United States sanctions Venezuela bank over Guaido aide's arrest

Trump met with the leaders of St Lucia, Haiti, the Bahamas and Jamaica at his private residence on Friday for a two hour meeting to discuss among other issues the ongoing political and economic situation in Venezuela, where Washington is at the forefront of efforts to remove President Nicolas Maduro from office.

About a dozen heavily armed officers stormed into the home of Roberto Marrero yesterday in an escalation of the country's political crisis. The five have either denounced Maduro or joined more than 50 countries in recognizing Juan Guaido as the rightful interim leader of the nation.

Later, President Nicolas Maduro said he would "not be afraid to fight terrorist groups to put them in jail".

Turkey was culpable for continuing to deal in Venezuelan gold, contended Pence, and he blamed China's refusal to allow the Venezuelan representative to attend the Inter-American Development Bank's annual meeting.

President Trump has said tougher sanctions could occur and that "all options are on the table", a remark that Maduro and his ally, Russia, have interpreted as a possible prelude to military intervention. We call for his immediate release.

White House press secretary Sarah Sanders says Trump will use the meeting to thank the leaders for their support for peace and democracy in Venezuela and discuss potential opportunities for energy investment. "He should be freed immediately", Guaido tweeted.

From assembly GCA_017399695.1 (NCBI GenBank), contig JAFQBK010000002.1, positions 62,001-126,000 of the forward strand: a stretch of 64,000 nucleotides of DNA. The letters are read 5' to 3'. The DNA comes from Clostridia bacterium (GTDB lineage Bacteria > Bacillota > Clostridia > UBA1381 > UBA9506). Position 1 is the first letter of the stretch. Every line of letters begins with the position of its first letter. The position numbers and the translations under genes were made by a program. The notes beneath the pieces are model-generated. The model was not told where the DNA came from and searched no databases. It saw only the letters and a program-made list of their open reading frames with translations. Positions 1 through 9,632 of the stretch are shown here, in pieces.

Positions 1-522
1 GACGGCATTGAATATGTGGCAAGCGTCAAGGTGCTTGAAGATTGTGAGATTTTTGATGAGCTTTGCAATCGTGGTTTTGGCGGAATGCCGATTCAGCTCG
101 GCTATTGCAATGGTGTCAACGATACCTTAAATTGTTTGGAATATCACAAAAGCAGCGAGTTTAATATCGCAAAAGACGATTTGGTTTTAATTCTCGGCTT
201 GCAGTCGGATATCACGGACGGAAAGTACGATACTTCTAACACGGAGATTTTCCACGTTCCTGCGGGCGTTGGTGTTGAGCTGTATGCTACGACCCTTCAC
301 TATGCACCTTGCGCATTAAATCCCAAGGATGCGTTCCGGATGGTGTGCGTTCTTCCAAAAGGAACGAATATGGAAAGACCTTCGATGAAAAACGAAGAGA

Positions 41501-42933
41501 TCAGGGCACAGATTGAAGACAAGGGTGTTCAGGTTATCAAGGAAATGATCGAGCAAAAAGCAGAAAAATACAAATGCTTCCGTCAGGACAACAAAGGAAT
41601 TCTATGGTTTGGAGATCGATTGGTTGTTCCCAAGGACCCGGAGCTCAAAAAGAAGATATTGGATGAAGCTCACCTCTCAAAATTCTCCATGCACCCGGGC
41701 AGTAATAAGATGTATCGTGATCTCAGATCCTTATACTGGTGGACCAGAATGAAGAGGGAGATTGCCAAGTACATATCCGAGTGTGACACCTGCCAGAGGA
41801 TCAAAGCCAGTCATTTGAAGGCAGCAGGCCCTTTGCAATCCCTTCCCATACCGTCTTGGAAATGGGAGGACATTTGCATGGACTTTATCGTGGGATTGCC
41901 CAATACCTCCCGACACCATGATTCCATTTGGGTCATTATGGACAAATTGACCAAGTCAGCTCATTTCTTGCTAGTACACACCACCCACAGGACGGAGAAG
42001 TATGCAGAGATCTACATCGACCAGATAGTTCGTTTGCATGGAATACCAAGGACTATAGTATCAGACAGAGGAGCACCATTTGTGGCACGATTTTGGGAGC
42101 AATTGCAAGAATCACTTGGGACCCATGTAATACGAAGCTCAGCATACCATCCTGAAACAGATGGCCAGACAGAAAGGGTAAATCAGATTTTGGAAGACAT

"Earlier this week, the United States also placed sanctions on Minerven, Venezuela's state-owned gold-mining company".

The decision comes just day after US National Security Adviser John Bolton threatened Venezuela with response to the detention of Roberto Marrero, calling his arrest a "big mistake".

The Jamaican prime minister, according to the Associated Press, also said that at their meeting with Trump he learned that a representative from the Overseas Private Investment Corporation, a USA government agency that helps American businesses invest in emerging markets, would be visiting the region and the five countries.

Mr Guaido said that Mr Marrero had been taken by Sebin, the Venezuelan intelligence agency, and was being detained at an unknown location.

Guaido traveled around South America in February to drum up diplomatic support, defying a travel ban imposed by the pro-government Supreme Court. Maduro alleges the blackouts were caused by USA -directed sabotage, though US officials and the Venezuelan opposition said state mismanagement and corruption caused the infrastructure collapse.

Guaido, who heads the opposition-controlled National Assembly, declared himself interim president on January 23, charging that Maduro's re-election last May was illegitimate.

Venezuela's Interior Minister has confirmed the arrest of self-proclaimed "interim president" Juan Guaido's chief of staff. The move would eventually open lines of credit to Venezuela should Maduro step down.

"The message from this meeting is that the United States wants to encourage and promote stronger relationship with the region", Holness said.

  • Joey Payne